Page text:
Make Human Rights compulsory examinable subject in all learning institutions

There is a strong need to make the concept of Human Rights (HR) more tangible, less abstract and immediate to the lives of the majority of 40 million Kenyans. The struggle for our independence and the new 2010 National Constitution were mainly driven by demand for greater human rights and better democratic, accountable governance practice in our public affairs management structures. That is why the new constitution has such elaborate Bill of Rights provisions, perhaps the world’s most detailed, with some 41 articles. 

The challenge is how to institutionalize human rights values not only in our personal lives but also in the culture and management of the national institutions. Some people even think that HR is a narrow field which is a domain for lawyers. Nothing can be further from the truth. Best of teachers have always reminded us,” Whatever career you may choose for yourself, doctor, lawyer, teacher, military, make a career of humanity, human service professions. Commit yourself to the noble struggle for human rights. You will make a greater person of yourself, a greater nation of your country and a finer world to live in.” 

By HR we generally mean those rights which we say belong to all people because they are simply humans,  regardless of national origin, race, culture, religion, age, gender, or anything else. Human dignity is first of them. Whereas such rights are universal and apply to everyone, everywhere, some of us argue that human rights is an exclusively western cultural construction, “colonialistic concept and in language”. This is not true.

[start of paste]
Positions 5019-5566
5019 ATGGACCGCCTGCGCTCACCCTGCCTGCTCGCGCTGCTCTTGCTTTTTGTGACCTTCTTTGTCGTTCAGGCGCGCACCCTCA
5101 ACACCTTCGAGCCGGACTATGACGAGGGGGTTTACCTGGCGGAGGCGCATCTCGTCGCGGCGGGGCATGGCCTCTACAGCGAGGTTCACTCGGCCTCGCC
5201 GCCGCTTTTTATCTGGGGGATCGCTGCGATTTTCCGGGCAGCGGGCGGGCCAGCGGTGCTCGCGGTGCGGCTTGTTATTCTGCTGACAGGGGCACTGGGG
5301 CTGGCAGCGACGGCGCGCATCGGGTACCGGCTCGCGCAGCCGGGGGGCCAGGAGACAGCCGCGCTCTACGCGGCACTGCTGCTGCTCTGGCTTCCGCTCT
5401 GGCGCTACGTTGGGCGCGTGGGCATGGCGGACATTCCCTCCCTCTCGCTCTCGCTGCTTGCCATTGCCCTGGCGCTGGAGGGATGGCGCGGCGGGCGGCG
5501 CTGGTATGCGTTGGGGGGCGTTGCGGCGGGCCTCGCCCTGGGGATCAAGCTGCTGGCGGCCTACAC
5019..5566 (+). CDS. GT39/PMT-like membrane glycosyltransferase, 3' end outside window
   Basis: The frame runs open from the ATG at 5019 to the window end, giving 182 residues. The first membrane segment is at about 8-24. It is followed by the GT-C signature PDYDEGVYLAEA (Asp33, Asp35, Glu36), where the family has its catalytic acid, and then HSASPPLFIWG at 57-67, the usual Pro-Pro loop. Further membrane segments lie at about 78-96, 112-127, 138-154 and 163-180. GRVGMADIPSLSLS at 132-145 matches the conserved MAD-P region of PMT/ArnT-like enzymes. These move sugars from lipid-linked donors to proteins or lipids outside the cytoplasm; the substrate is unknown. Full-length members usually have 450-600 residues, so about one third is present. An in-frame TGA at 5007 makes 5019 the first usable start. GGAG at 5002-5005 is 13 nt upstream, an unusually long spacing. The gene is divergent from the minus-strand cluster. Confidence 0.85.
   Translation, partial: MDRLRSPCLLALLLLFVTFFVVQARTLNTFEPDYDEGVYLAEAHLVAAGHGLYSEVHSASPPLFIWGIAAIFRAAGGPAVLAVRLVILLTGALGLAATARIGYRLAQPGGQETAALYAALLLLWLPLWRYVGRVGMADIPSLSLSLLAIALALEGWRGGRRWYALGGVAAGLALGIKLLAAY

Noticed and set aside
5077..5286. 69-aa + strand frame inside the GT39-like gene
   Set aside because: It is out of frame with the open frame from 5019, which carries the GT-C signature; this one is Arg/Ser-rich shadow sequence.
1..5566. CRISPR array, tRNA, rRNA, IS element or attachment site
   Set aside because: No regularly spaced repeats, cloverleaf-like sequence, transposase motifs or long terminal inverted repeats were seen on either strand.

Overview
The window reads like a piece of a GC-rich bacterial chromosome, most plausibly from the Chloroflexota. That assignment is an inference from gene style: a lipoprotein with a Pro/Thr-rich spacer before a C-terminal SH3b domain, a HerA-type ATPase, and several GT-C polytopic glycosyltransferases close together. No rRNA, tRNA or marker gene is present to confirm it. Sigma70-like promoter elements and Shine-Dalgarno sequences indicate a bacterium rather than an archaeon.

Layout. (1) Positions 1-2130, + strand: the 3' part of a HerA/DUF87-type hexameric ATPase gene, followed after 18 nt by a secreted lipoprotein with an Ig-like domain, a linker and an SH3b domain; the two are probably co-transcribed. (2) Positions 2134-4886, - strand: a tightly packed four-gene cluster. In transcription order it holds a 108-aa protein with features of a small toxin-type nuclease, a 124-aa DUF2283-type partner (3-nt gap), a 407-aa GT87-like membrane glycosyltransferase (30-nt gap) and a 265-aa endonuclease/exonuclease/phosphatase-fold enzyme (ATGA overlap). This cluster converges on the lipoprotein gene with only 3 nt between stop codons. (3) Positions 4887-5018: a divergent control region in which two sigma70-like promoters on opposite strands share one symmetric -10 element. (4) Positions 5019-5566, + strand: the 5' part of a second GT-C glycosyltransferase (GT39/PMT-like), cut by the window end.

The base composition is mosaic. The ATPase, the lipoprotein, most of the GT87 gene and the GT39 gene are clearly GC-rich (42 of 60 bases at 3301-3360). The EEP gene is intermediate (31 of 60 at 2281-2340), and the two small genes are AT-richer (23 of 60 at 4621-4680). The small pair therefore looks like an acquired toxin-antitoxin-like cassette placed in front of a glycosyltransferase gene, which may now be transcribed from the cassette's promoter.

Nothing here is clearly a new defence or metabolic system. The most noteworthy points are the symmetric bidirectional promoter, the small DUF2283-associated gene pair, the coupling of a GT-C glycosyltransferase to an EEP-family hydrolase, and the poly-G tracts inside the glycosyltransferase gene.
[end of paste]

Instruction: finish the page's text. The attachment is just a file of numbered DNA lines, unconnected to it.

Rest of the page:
Though the term  ‘human rights’ may not always be used, as author Jim Ife put it, ideas of human dignity and worth, ideas that all people treated according to certain basic standards, ideas that people should be protected from ‘human right abuse’, and ideas of respect for the rights of others are not confined to the western intellectual tradition.  To assume that they are is to devalue those other religions and cultural traditions that such critics claim to be supporting.

What is more or less given is Africa has the lowest human rights values of the world’s continents. This is so because culturally, apparently African societies have low levels of human right traditions, as Chinua Achebe immortalized in his book, ‘Things Fall Apart’, where all types of human rights abuses were committed and where  twin babies were dumped and killed as evil spirits. Add that to four centuries of slavery, brutal European colonialism, apartheid and post-independent African dictatorships of Idi Amin’s and Robert Mugambe’s proportions and what do we have: the world’s saddest and most pessimistic, stoic people!

In order to make HR practices the norm and be appreciated everywhere in the country, and make Kenya the best in Africa, humans rights should be made a compulsory examinable subject in all our learning institutions. The countries with best human rights records are also the most prosperous. Therefore, from universities and across all faculties, teacher training colleges, Government owned Institutes to police, prison and military academies; human rights subject should be made a must. If not the provisions of the new constitution will just remain that, good sounding, far-fetched abstracts that have little bearings on the lives of majority of Kenyans.        

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